The world's hardest job

Imagine if your job description involved dealing intimately with the very worst of humanity, day after day, day in and day out. People that the rest of us go out of our way to avoid.

Imagine if your job required you to witness violence and death up close virtually every day. The taking of innocent life. Abused and murdered children. Imagine if you had to deal personally with the assailants of those children, and maintain a professional demeanor while you did so.

I don’t know about you, but my job description doesn’t involve the very real possibility of being killed every day I show up to work.

Is it any wonder that police have high rates of PTSD, depression, substance abuse, and marital and relationship problems? They are human beings who are expected to be superhuman. If they do their job correctly, no one cares or even knows, because after all that’s their job. If they don’t, the world knows about it.

On top of all this, police have to be ever cognizant of the constantly evolving constitutional rights of the individuals they come into contact with. In every situation, they have to quickly assess, “Okay, such-and-such a court decision says I can’t do this, or I have to do that.” Name one other job that requires you to make life-or-death judgment calls AND be a constitutional scholar. All in a matter of seconds. There isn’t any.

The wrong decision vis a vis a person’s rights can make all your police work for naught, no matter how guilty the person may be. Try explaining that to a victim or her family.

As we have all seen, there are cops who abuse their power. I was horrified by the excessive force used in the Eric Garner case in particular, and in the Freddie Gray and Laquan Macdonald cases. Clearly there are issues with training. Some of these cases seem to be ones where cops just “snapped,” which is not entirely shocking given what they are continually exposed to.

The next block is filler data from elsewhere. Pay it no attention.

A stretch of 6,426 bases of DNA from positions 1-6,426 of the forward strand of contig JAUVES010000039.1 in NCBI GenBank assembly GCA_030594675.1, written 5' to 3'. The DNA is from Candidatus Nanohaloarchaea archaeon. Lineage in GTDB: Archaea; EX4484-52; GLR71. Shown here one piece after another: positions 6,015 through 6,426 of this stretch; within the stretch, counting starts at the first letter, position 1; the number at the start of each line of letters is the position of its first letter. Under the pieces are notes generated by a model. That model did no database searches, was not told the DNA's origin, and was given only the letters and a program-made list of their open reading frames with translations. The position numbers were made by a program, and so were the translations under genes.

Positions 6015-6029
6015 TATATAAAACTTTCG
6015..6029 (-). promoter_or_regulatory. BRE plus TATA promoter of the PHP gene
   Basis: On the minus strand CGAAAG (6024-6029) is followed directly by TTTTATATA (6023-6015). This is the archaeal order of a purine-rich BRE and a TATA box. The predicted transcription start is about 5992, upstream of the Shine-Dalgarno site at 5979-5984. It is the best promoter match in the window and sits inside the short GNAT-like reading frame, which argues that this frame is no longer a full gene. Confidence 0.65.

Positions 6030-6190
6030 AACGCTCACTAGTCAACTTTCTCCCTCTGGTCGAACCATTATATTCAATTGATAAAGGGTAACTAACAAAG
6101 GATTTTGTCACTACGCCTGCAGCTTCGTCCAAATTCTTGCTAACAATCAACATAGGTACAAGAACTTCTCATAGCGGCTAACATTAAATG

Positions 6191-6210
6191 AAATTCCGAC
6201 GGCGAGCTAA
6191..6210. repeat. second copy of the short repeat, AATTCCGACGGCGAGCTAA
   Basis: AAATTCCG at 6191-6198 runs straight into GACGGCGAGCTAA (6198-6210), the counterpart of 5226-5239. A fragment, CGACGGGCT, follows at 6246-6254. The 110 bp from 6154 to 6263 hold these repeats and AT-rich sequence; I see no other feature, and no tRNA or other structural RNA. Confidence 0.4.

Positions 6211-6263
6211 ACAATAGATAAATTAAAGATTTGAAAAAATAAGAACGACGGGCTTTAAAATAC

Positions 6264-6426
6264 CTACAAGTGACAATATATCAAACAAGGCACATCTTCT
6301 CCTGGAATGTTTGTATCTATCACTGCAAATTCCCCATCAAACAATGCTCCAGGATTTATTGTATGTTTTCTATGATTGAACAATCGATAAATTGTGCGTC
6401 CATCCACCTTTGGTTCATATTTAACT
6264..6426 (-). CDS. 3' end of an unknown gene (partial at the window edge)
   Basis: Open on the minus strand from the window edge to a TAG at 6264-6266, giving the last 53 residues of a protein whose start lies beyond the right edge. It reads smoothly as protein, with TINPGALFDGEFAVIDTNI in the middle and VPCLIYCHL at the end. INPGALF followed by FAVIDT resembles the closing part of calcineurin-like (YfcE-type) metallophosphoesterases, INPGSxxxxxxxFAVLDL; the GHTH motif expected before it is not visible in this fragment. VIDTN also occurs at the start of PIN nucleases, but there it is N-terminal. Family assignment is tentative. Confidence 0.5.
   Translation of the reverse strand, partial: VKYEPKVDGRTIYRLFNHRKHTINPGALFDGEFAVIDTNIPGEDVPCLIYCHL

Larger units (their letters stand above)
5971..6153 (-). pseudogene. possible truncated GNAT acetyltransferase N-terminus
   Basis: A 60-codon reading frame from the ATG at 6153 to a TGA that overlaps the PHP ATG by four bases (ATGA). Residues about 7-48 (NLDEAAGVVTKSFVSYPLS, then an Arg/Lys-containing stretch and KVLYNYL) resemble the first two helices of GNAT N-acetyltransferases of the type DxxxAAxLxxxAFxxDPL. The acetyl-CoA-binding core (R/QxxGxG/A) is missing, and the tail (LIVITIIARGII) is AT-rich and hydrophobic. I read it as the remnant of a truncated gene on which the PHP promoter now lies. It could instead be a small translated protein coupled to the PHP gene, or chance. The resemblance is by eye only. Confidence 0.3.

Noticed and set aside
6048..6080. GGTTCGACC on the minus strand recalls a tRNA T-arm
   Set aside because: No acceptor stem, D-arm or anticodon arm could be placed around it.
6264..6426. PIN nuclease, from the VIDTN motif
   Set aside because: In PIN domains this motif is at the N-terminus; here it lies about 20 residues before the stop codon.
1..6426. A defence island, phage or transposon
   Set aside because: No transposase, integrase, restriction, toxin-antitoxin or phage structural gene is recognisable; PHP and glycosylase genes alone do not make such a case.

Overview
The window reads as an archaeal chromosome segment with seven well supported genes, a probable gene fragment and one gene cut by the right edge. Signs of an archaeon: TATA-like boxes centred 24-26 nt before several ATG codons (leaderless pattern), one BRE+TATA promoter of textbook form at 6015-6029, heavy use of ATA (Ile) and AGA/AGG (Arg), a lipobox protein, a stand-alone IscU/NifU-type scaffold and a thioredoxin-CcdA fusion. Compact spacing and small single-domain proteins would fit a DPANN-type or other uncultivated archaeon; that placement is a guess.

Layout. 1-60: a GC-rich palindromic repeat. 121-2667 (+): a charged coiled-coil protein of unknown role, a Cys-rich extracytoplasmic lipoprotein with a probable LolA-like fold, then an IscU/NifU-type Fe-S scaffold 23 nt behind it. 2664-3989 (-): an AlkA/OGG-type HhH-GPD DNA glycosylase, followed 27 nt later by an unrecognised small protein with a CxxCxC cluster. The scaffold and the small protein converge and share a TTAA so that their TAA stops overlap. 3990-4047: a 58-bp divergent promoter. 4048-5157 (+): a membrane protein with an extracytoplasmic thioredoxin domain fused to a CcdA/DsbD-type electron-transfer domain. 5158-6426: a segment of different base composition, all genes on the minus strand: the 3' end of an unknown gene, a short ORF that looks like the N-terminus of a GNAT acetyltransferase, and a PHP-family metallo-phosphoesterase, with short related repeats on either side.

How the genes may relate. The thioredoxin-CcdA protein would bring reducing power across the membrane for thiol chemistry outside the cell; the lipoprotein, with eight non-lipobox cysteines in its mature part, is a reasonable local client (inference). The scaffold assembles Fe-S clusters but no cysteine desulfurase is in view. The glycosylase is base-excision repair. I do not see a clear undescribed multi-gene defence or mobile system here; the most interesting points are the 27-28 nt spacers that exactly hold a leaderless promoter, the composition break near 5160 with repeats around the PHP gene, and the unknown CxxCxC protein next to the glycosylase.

Racial diversity is essential on police forces and especially in leadership positions, if police are to command the respect of the people they serve.

I’m a lucky person, or maybe just a very boring person. I’ve never been a victim of violent crime. I’ve never been arrested and thrown in jail. I’ve been yelled at by cops, spoken to sarcastically by cops, that’s pretty much it. I didn’t like it. I guess if I had ever been mistreated by the cops, I would dislike them too. It all turns on your experience. They say a liberal is a conservative who has been arrested, and a conservative is a liberal who’s been mugged.

For the record, I do not come from a police family nor am I related to any police officers. I do know that I want them there if I need them. We talk out of both sides of our mouths when it comes to the police. Out of one side we say, “Go away and leave me alone.” Out of the other side we say, “Why did it take you so long to get here?” We want them to be nonexistent except when we’re in trouble.

They’re damned if they do and damned if they don’t. They can’t be too aggressive, but if they’re not aggressive enough they’re accused of not doing enough to keep us safe from crime.

I’m not sure of much when it comes to all the police controversies, except this:  It is not a job I could do. I do not have what it takes. All the good retirement benefits in the world would not be worth it to me.

I understand that for a lot of people, it’s difficult to feel sympathy or empathy with the police. They carry guns, they wield power, it seems like they can and do get away with doing anything they want. But let’s at least try to have some empathy for what they have to go through. Unless we think we could do better.

Filed under: Chicago, news

Tags: guns, news, police, politics, terror

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